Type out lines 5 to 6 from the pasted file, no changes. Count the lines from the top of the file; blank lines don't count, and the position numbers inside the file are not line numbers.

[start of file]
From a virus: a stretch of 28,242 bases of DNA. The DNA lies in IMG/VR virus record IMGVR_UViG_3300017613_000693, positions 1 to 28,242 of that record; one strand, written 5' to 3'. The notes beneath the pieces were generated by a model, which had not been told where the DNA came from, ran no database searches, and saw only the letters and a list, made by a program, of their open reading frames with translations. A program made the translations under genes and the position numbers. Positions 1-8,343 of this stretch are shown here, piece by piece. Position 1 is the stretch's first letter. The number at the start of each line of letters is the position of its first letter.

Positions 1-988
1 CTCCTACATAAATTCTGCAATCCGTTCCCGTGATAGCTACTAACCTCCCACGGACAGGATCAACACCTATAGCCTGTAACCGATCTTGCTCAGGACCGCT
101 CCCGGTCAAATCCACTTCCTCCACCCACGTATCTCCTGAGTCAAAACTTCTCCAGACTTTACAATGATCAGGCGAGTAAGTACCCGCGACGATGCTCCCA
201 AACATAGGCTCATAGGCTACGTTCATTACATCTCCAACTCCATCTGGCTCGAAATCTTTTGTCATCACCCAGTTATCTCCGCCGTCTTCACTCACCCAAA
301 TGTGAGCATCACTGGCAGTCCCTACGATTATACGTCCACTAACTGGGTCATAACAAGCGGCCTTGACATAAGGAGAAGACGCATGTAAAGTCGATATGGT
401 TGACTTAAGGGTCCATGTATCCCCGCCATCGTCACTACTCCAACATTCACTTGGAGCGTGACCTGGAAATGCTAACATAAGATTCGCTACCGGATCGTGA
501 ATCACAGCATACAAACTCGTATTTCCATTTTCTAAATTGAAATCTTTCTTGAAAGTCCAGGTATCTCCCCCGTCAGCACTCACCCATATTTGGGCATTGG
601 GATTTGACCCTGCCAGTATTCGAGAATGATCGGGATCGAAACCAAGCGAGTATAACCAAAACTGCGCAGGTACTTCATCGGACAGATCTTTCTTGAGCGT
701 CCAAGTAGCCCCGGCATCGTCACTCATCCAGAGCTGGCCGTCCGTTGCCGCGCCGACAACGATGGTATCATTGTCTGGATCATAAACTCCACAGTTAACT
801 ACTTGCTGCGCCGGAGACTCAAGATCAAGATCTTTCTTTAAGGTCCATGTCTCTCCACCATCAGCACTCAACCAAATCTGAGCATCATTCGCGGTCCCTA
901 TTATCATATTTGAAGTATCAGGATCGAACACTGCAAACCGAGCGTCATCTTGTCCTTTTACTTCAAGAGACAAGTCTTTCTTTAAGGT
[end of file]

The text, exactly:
201 AACATAGGCTCATAGGCTACGTTCATTACATCTCCAACTCCATCTGGCTCGAAATCTTTTGTCATCACCCAGTTATCTCCGCCGTCTTCACTCACCCAAA
301 TGTGAGCATCACTGGCAGTCCCTACGATTATACGTCCACTAACTGGGTCATAACAAGCGGCCTTGACATAAGGAGAAGACGCATGTAAAGTCGATATGGT